Import dependent and still maintaining good growth levels, the markets of
South East Asia offer enterprising companies good opportunities. However, they
must meet the challenges of widely differing operating environments.
Why invest in South East Asia?
Like all other sectors, the medical device markets in South East Asia have
been impacted by the downturn of the world economy. Most of these countries,
which rely heavily on exports as a significant portion of their respective GDP
- South Korea and Singapore being prime examples - saw cuts in demand for
manufactured goods and most have seen dips in overall GDP for 2009. Economic
conditions, however, have started to gradually improve in these markets and
GDP growth rates were strong between 2010 and 2012.
The economy aside, what factors are affecting medical device growth?
Fundamentally, the eight countries covered in this collection share a similar
characteristic. These medical device markets have, on average, been growing at
more attractive rates compared to the more developed, mature medical device
markets in Western Europe, for example.
Broadly speaking, the high growth rates for this region have been spearheaded
by a number of similar and distinct factors. All countries in this report
collection have experienced strong medical devices import growth and steadily
rising health expenditure. Medical devices imports, as we have seen in the
last economic crisis in 1997, could possibly be affected in the short term,
but like before, these countries are expected to bounce back.
The demand for medical devices prior to the current downturn was largely
driven by the expansion of the respective healthcare sectors in the region,
and government budget cuts for capital infrastructure may temper growth in the
short term. But healthcare development and provision is an increasing
political and social priority for nearly all these countries, even the poorer
ones like Indonesia, Thailand and Philippines and the prospects for medical
devices remains strong.
Other factors driving or impeding the market's growth rate are also taken into
account. For example, government cost containment strategies and tariff and
non-tariff barriers to trade for medical devices. New dynamics are also
affecting the market, such as Vietnam's expansion of health insurance to all
citizens by 2014 or the opening up of the notoriously difficult but lucrative
South Korean market via Free Trade Agreements (FTA) with the USA and the EU.
Highlights from the Region
The Social Insurance Providers Board (BJPS) Law, which becomes effective on
1st January 2014, aims to provide universal healthcare coverage for all
Indonesians. The programme, to be managed by State-owned PT Askes, will
entitle the entire population to free treatments and medicines for major
illnesses at public healthcare facilities, the cost for which will be borne by
the government. Public funding for healthcare is low, estimated at around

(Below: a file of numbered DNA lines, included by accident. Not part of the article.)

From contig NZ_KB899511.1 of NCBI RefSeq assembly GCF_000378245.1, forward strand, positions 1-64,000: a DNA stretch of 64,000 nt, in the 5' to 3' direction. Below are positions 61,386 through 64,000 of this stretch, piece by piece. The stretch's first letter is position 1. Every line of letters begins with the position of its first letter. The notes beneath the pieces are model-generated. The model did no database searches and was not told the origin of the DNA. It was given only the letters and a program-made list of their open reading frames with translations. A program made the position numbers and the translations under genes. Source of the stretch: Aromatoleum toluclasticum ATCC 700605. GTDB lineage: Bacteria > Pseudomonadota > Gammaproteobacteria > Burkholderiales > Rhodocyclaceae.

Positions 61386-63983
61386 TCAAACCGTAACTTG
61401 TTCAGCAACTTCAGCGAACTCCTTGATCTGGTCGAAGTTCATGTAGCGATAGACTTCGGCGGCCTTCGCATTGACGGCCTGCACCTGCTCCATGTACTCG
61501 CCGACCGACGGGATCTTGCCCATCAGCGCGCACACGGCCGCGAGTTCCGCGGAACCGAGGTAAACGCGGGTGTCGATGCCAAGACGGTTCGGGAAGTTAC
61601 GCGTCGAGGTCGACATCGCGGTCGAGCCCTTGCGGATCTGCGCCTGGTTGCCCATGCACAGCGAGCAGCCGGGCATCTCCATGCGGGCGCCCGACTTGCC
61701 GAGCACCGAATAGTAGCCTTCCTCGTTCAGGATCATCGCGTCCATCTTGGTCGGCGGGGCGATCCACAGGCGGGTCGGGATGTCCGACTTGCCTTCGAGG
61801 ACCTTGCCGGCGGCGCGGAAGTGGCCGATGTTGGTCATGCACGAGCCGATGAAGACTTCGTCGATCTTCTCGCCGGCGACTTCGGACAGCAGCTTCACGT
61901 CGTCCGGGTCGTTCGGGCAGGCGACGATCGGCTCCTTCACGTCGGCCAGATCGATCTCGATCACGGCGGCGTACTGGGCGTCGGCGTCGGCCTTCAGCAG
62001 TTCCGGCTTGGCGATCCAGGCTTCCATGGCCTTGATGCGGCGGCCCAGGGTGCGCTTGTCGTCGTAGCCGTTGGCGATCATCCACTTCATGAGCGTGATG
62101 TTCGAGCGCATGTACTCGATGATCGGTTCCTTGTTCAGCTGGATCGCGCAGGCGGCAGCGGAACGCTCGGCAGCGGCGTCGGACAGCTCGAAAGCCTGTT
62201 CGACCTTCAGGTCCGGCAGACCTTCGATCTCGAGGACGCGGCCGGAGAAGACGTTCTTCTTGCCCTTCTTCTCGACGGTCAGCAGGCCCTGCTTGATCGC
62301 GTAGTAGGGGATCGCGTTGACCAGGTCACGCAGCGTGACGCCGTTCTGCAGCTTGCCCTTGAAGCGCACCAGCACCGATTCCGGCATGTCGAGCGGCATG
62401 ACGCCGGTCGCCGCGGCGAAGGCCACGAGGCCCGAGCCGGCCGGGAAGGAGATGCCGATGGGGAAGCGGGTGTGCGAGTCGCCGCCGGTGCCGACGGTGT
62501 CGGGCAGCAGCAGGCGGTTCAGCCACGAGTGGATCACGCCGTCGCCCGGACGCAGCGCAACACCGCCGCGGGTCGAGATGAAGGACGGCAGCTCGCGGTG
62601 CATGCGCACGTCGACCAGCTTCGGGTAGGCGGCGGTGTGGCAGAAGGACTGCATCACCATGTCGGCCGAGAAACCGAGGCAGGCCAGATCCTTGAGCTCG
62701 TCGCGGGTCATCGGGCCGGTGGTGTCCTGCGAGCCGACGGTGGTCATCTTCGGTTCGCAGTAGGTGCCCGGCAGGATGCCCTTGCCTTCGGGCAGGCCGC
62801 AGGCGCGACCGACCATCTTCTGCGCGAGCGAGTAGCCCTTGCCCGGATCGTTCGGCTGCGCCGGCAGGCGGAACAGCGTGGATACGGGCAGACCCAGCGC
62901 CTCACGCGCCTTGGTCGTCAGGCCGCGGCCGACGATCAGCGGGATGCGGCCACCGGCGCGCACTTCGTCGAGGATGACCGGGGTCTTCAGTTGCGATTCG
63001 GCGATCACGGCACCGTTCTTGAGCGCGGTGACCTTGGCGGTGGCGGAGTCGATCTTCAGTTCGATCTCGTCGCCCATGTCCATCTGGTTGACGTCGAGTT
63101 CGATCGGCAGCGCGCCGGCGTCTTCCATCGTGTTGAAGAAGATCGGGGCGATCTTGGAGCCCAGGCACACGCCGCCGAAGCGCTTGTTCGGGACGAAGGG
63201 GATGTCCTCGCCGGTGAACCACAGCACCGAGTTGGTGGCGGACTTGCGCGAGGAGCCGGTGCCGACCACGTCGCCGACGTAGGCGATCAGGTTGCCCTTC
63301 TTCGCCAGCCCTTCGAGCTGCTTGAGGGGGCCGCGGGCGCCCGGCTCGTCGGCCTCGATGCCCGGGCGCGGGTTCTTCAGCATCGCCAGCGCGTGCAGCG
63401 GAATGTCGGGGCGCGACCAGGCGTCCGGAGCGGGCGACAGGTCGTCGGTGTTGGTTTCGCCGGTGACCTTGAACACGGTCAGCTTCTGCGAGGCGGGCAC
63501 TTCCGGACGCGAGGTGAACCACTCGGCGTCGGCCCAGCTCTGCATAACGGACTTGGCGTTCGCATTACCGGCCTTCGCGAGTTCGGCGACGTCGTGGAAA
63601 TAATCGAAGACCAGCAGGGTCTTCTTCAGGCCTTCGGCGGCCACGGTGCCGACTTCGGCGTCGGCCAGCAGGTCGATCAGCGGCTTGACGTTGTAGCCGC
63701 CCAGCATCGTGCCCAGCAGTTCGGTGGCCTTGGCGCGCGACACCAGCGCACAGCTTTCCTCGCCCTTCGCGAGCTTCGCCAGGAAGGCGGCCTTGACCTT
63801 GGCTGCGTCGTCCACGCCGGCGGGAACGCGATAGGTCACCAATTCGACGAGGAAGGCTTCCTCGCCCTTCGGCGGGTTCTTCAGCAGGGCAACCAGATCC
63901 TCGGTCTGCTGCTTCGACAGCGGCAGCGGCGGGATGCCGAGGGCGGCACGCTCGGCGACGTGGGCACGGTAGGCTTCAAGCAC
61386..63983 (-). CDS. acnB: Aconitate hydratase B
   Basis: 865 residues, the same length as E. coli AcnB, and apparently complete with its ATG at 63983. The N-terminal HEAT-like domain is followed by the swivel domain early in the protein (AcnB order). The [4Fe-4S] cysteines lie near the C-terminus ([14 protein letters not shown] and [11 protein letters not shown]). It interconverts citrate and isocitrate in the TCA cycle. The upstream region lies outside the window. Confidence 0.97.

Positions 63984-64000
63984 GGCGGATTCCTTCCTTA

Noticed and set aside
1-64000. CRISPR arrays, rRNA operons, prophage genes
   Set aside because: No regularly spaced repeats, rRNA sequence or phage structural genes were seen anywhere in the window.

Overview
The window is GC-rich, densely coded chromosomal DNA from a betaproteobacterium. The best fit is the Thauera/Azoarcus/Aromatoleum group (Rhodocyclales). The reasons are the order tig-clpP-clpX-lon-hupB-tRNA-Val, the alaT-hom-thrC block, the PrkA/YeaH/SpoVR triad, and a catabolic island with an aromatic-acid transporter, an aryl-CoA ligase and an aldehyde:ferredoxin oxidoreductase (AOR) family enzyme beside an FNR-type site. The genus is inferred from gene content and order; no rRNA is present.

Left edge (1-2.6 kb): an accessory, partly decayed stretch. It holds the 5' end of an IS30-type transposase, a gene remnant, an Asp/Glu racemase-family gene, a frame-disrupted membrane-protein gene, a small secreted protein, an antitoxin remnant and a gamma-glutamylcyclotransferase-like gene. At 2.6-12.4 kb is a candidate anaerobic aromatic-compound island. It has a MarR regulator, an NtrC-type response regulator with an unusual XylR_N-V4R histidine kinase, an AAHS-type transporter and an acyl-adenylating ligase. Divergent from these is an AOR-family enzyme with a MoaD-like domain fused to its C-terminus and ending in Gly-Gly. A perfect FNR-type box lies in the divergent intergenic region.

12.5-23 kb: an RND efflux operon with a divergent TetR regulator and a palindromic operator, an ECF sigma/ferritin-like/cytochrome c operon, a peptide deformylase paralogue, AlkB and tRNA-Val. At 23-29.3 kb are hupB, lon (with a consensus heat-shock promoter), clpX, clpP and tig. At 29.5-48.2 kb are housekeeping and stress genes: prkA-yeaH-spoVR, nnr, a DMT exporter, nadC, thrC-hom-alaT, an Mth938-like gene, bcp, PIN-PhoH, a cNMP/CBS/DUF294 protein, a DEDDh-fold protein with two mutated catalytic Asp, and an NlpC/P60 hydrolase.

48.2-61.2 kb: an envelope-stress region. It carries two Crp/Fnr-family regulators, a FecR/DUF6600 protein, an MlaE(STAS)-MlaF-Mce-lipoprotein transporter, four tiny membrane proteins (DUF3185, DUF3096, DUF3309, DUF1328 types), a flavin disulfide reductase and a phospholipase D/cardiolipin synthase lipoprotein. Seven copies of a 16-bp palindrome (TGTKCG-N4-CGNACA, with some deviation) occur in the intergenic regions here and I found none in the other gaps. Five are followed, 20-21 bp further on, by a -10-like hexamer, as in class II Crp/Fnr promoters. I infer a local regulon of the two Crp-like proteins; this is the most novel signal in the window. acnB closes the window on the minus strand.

US$10.7 billion in 2011, and the country continues to rely on international
aid. Despite the present administration placing more emphasis on healthcare,
funding, insufficient numbers of health professionals and bureaucratic
problems are hampering development. There is a marked disparity in the
standard of healthcare between rural and urban areas. The capital city Jakarta
enjoys relatively good levels of primary care as well as a range of modern
private specialist facilities, while healthcare coverage in remote regions
tends to be insufficient.
Malaysia's major natural resource is rubber, and the country's medical device
exports are dominated by latex products such as surgical gloves. The share of
this sub-category has slowly started to diminish with the steady growth of
diagnostic imaging exports in recent years, particularly electrocardiographs
and other electrodiagnostic apparatus. In the five years from 2007-11, imports
rose at a CAGR of 13.2%. Imports are expected to continue growing at a strong
rate, in line with rising health expenditure growth, and the country's heavy
reliance on imports to meet its healthcare needs. Malaysia's first set of
regulations for medical devices, the Medical Devices Act 2012 (Act 737), was
approved in March 2012. Effective November 2012, it became mandatory for all
medical devices to be registered with the Medical Devices Authority (MDA). The
regulations are aligned with the guidelines drawn up by the ASEAN
Harmonisation Working Party (AHWP) and the Global Harmonisation Task Force
6 KEY MARKETS COVERED
These Quarterly Updated Reports Analyse the Issues.
South East Asia Medical Device Market reports are published by Espicom. Each report provides an individual and highly-detailed analysis of each market, looking at the key regulatory, political, economic and corporate developments in the wider context of market structure, service and access.
Table of Contents
Espicom Industry View
Industry Risk Rewards Ratings
Industry Trends & Developments